The Events Leading To The Duel Between

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The Events Leading To The Duel Between Hamilton An Essay, Research Paper Col. Burr arrived first on the ground, as had been previously agreed: when Gen. Hamilton arrived the parties exchanged salutations, and the seconds proceeded to make their arrangements. They measured the distance, ten full paces, and cast lots for the choice of position, as also to determine by whom the word should be given, both of which fell to the second of Gen. Hamilton. They then proceeded to load the pistols in each other’s presence, after which the parties took their stations. The gentleman who was to give the word…then asked if they were prepared; being answered in the affirmative, he gave the word `present’ as was agreed on, and both parties presented and fired in succession-the

intervening time is not expressed, as the seconds do not precisely agree on that point. The fire of Colonel Burr took effect, and General Hamilton almost instantly fell.[1] Thus, as witnessed by Aaron Burr’s close friend, Matthew L. Davis, ended the life of one of America’s greatest statesmen. Davis’s account, though precise and informative, did not tell the entire story; in fact, he omitted one important detail of the plot. Why did Hamilton and Burr fatally meet at Weehawken on July 11, 1804 in the first place? Was it solely the political aftermath of the 1804 New York gubernatorial race, or were other factors involved? Indeed, Hamilton himself wrote, “I am conscious of no ill will to Col. Burr, distinct from political opposition, which, as I trust, has proceeded from

pure and upright motives.”[2] Yet evidence seems to indicate that the 1804 strife was only a climax, and that their antipathy had originated over twenty-five years earlier. When their family backgrounds, personal occupations, and national ambitions are taken into account, it becomes clear that Hamilton and Burr were on a collision course well before 1804. Upon cursory examination of these two men it seems unlikely that they would become bitter rivals. There were probably no two men in the colonies who resembled each other so much. Physically, both were small, compact men of military carriage with penetrating eyes and persuasive voices. Their dress was highly fashionable and dapper, as was the company they kept. Both were adept speakers, particularly when paying compliments to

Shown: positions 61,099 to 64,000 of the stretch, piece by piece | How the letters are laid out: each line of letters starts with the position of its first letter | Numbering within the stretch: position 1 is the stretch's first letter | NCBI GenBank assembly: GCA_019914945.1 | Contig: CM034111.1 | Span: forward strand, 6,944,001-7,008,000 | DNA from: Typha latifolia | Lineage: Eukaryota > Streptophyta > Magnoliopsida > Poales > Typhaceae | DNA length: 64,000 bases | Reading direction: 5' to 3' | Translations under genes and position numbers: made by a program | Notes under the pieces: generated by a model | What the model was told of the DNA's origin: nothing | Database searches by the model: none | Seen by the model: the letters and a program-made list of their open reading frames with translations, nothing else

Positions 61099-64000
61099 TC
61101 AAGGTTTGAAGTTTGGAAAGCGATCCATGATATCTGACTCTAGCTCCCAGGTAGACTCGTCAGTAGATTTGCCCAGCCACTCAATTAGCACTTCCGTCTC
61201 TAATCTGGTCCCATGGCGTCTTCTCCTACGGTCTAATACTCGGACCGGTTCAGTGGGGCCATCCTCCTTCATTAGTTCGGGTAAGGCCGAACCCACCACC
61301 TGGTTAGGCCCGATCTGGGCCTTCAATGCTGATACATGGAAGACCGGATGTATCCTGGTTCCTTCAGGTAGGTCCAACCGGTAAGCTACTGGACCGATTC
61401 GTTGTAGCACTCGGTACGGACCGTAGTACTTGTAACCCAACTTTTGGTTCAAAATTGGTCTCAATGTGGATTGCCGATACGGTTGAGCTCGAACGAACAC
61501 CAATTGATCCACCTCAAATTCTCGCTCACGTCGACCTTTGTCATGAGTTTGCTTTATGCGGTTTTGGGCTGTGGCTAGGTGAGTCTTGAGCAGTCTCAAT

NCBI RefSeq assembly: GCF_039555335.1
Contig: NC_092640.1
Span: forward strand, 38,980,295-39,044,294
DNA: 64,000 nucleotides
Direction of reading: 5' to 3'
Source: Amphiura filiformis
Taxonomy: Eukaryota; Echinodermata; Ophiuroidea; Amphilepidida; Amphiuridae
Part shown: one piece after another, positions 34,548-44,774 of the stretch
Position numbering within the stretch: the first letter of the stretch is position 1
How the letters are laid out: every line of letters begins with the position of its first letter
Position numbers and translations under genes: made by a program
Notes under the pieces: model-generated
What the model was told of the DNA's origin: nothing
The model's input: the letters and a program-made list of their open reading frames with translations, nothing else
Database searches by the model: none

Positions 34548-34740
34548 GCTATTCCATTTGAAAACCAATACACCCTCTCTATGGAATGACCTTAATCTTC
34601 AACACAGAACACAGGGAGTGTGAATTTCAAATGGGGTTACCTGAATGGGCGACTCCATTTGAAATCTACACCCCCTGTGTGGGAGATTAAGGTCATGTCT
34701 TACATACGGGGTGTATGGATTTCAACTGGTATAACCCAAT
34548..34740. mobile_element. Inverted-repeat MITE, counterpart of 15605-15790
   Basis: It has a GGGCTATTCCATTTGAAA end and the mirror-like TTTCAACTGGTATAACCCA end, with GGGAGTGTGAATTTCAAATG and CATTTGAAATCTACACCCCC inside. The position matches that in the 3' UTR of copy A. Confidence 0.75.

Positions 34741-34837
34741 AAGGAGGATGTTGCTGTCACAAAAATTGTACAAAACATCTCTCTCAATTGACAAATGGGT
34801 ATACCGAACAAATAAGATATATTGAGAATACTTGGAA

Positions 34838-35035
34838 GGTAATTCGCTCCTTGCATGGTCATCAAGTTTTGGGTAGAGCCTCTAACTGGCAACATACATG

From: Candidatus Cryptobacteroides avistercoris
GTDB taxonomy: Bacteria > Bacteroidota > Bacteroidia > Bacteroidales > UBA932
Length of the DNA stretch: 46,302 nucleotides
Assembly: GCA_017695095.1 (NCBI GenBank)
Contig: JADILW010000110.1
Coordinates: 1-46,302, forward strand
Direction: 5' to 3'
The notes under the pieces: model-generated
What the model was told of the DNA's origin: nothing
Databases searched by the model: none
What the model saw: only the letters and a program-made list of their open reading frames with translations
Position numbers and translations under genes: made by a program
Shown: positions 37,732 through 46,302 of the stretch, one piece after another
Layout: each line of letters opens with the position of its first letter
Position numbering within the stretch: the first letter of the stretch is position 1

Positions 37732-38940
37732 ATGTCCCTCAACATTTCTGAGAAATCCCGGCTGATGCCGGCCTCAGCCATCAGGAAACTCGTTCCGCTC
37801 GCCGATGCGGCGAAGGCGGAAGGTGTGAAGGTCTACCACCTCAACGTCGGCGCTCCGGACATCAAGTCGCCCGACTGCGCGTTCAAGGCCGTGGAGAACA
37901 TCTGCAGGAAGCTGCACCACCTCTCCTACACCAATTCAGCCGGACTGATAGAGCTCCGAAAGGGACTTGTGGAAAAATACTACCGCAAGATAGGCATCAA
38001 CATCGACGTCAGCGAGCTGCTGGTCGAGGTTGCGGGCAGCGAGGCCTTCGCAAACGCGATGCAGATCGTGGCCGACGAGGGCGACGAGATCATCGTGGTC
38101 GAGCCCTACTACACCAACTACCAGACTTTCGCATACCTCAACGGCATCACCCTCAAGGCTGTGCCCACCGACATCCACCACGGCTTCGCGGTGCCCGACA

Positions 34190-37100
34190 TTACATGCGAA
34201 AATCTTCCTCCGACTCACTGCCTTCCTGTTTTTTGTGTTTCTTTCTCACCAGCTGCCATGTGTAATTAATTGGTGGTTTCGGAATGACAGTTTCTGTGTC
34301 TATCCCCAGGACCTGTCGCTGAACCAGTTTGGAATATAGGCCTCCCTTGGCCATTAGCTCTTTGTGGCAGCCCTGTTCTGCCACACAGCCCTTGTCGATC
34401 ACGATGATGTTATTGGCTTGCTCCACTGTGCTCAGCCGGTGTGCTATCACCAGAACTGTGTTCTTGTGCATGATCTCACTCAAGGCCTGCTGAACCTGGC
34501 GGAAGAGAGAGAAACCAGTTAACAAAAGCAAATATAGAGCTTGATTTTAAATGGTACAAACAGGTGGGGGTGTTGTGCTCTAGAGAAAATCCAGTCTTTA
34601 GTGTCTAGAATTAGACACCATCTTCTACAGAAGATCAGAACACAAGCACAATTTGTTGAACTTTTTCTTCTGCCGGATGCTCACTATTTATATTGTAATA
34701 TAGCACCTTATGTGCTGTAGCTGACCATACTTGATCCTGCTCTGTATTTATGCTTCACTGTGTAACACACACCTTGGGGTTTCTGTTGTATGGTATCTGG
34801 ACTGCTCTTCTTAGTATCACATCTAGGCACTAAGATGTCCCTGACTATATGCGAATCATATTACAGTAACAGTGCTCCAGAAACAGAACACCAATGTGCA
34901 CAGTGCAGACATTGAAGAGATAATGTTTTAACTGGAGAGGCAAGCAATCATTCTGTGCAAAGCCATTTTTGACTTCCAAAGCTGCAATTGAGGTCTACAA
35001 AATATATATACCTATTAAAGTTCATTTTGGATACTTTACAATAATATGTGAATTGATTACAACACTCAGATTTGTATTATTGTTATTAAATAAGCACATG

the ladies. Hamilton and Burr were equally driven by a fervent desire to lead American troops in victories, whether it be in South America (Hamilton) or in Mexico (Burr). Yet these same likenesses contributed greatly to the antagonism between them. They were too much alike in temperament and ambition; their hopes clashed.[3] As the old saying goes, opposites tend to attract one another, but likes repel. Hamilton and Burr came from family backgrounds which may have contributed to their rivalry. Burr was born into a prestigious social status, whereas Hamilton had to build his own reputation. Being an illegitimate son of West Indian parents, Hamilton had no connections on the continent. He had to rely on inherent abilities in order to establish himself socially. Eventually, by his

marriage to Elizabeth Schuyler, he gained full social acceptance. This enabled Hamilton to encounter Burr often and as a supposed social equal. However, in Hamilton’s mind there existed the pride of a self-made man, and along with it contempt for the inherited fortune of Burr.[4] Though this alone is obviously not sufficient reason for a duel, it is indeed another piece of the puzzle. The first seeds of hostility between Hamilton and Burr were planted during the Revolutionary War. As dashing young officers they served under General Washington in the spring of 1776. Both were members of the Commander-in-Chief’s staff, but took different positions on military policy. Burr sided frequently with Generals Lee and Gates against Washington’s proposals. Hamilton, despite some